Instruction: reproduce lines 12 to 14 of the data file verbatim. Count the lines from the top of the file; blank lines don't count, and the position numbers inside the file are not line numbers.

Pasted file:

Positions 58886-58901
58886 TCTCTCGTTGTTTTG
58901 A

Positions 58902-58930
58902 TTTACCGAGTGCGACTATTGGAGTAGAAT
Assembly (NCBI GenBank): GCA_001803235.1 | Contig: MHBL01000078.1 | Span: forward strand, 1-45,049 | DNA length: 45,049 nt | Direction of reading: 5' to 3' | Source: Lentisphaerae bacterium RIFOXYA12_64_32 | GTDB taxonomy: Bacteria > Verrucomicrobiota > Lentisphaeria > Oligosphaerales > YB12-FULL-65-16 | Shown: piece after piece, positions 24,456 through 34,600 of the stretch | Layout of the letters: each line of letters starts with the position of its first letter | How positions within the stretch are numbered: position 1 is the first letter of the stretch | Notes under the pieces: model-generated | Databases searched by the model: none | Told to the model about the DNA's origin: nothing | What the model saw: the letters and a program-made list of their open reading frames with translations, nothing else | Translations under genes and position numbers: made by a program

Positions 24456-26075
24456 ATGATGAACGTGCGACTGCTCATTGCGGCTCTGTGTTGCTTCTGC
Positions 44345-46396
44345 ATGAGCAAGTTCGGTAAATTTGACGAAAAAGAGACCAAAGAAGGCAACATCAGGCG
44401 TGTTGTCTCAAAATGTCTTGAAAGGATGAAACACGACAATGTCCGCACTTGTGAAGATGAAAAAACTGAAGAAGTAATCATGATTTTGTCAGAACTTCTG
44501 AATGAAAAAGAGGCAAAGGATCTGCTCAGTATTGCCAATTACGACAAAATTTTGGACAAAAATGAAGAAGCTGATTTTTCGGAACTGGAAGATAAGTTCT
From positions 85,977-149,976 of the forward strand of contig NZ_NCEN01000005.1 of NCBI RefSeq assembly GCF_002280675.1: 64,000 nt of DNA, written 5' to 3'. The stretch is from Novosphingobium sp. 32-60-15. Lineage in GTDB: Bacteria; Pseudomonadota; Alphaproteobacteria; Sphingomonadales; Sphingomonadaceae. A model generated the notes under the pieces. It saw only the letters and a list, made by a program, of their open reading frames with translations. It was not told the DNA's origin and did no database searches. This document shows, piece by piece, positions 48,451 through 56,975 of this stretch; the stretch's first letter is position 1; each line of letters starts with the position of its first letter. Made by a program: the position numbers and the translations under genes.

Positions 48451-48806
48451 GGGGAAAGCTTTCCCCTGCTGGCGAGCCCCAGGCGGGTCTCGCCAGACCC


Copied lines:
44501 AATGAAAAAGAGGCAAAGGATCTGCTCAGTATTGCCAATTACGACAAAATTTTGGACAAAAATGAAGAAGCTGATTTTTCGGAACTGGAAGATAAGTTCT
From positions 85,977-149,976 of the forward strand of contig NZ_NCEN01000005.1 of NCBI RefSeq assembly GCF_002280675.1: 64,000 nt of DNA, written 5' to 3'. The stretch is from Novosphingobium sp. 32-60-15. Lineage in GTDB: Bacteria; Pseudomonadota; Alphaproteobacteria; Sphingomonadales; Sphingomonadaceae. A model generated the notes under the pieces. It saw only the letters and a list, made by a program, of their open reading frames with translations. It was not told the DNA's origin and did no database searches. This document shows, piece by piece, positions 48,451 through 56,975 of this stretch; the stretch's first letter is position 1; each line of letters starts with the position of its first letter. Made by a program: the position numbers and the translations under genes.

Positions 48451-48806